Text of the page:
Ofsted is set to warn the boss of a London-based subcontractor to remove a Twitter post that wrongly suggested her firm had received a “successful” visit from the education watchdog.

Krissy Charles-Jones (pictured), chief executive of Bright Assessing, tweeted on December 12 last year to thank her team for “such a successful Ofsted”.

And the homepage of the provider’s website, at the time of going to press, also stated: “Graded ‘good with outstanding features’ — inspected December 2013” (pictured).

There was a further message that read: “Assessor training graded as ‘outstanding’ under Ofsted standards — December 2013”.

But the firm has not been inspected by Ofsted and, as a subcontractor, would not be fully inspected.

It had, in fact, hired Portsmouth-based private contractor Prospect Consultants to carry out an inspection based on Ofsted guidance.

A spokesperson for Bright said it had “no intention whatsoever to mislead anyone” with the postings. “Hence we have published the full report on our website — including the logo and the company letterhead of the consultants concerned,” he said.

However, Ofsted told FE Week that a letter would be sent to Bright asking for the tweet and any misleading messages on the firm’s website to be taken down.

“As with every other occasion when there is a potential misrepresentation of our name, or misuse of the Ofsted logo, we write to the organisation of individual concerned to clarify our position,” she said.

Ms Charles-Jones has amended her account since the offending tweet — which stated: “BIG thank you to Bright team for such a successful Ofsted this wk” — so that only confirmed followers can read her postings.

The Bright spokesperson said: “We are not subject to any mandatory or regulatory inspection by a government body or otherwise, so the only option open to us was to commission an inspection at our own initiative and expense.

“We specifically sought someone who was very familiar with the Ofsted framework, as they are a set of standards with which many of our learners are familiar, and they were instructed to use those terms of reference throughout.”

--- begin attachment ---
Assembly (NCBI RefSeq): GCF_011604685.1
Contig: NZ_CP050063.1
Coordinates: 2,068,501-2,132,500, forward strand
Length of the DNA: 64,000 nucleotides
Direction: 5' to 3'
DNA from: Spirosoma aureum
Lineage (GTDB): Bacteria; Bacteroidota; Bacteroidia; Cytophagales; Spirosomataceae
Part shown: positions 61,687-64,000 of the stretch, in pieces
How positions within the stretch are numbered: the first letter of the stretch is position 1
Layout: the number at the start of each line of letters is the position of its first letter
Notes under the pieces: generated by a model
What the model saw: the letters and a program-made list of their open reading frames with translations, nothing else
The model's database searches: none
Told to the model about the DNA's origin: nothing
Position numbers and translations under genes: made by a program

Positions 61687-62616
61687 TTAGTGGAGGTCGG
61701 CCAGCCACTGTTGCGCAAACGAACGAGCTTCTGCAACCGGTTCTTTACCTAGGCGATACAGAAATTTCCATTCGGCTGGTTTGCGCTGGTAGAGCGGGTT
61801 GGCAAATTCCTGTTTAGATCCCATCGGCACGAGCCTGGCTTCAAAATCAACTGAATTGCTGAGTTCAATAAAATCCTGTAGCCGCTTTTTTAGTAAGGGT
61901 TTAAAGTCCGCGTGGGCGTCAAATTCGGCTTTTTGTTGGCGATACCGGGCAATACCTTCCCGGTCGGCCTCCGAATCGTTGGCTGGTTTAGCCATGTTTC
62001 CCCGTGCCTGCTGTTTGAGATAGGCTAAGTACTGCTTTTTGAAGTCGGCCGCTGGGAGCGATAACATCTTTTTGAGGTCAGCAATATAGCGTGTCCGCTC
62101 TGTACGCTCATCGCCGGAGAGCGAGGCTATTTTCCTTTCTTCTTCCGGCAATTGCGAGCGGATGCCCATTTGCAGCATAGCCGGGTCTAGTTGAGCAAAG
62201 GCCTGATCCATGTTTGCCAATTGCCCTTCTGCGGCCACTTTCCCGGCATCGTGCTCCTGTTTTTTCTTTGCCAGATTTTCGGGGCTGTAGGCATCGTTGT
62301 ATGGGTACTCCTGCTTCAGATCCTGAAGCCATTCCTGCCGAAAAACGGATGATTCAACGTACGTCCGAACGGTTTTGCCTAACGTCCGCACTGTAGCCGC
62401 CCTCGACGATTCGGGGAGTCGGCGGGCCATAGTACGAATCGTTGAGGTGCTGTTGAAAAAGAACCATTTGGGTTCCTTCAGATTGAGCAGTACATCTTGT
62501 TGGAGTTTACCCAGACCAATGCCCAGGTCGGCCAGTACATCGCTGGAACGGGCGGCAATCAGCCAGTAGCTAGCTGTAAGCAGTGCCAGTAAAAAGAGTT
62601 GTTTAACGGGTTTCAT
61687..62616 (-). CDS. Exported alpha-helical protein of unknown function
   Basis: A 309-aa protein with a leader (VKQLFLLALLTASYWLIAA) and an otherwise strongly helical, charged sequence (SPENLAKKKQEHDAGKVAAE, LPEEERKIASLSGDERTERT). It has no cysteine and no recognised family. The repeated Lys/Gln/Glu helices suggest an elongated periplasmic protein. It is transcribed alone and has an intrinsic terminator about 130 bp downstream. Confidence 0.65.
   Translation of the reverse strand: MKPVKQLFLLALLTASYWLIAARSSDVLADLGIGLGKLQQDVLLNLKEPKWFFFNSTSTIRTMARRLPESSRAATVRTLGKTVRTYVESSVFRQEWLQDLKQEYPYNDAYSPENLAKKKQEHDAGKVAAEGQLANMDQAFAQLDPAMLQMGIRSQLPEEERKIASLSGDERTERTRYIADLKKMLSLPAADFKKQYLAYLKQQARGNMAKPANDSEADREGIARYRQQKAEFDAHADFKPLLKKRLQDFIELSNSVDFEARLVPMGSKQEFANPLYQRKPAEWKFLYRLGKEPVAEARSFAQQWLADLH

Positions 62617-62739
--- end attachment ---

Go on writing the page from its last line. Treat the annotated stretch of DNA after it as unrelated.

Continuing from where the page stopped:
He added: “We tried to make the inspection as ‘real’ as possible for our staff and, with that in-mind, the team at Bright was informed at very short notice that an Ofsted inspection was being conducted — the day before the inspector arrived.

“This is why, on a Twitter account, a message of thanks to our staff was circulated thanking them for their cooperation with the ‘Ofsted inspection’ and it was only after the process had been completed that we made everyone aware that this had been an inspection conducted by consultants using the Ofsted framework rather than by Ofsted themselves.”

It comes after FE Week reported in November that Bright, which provides qualifications for unemployed people who want to re-enter the workplace, was being investigated by NCFE (formerly the Northern Council for Further Education) for a second time.

The provider had boasted a pass rate of between 95 per cent and 100 per cent.

The claim no longer appears on its website, but the firm is still being investigated over learners’ claims that courses were substandard.

The Skills Funding Agency and Ofqual are being kept informed about the investigation, which is expected to conclude shortly.

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  1. Ella Jones

    Things must be getting desperate at FE week if this is to be considered a news worthy story yawn!

    I consider it a good thing that the company commissioned their own inspection to raise standards in their provision.

    Impressive report too, keep up the good work Bright!

  2. Nick Linford is Krissy Charles-Jones your new Ged Sydall?

    A company that wants to raise standards should only be praised not attacked. Companies that don’t have a direct contract and therefore not under ofsted remit have no choice but to use an Independant inspector instead.
    The report itself is written just like an ofsted report and it seems to within the same framework. Website makes it very clear to me. Can’t comment on twitter.

    I think you can become in danger of reading too much into very inconsequential matters. Surely there are far more important issues in our sector be
    be debating?

    *Editor’s note: Former FE Week deputy editor Chris Henwood replaced Nick Linford as editor on January 1, 2014

    • John Wilson

      The company had a long way to improve. Having used them to deliver some training for some of our staff, there procedures were considerably less stringent that our own ones.

  3. Karen

    The tweet is misleading as it thanks staff for a “successful ofsted” and there was no Ofsted. The action taken by Ofsted in asking for the tweet to be taken down is consistent with the action they take whenever they feel that they have been misrepresented.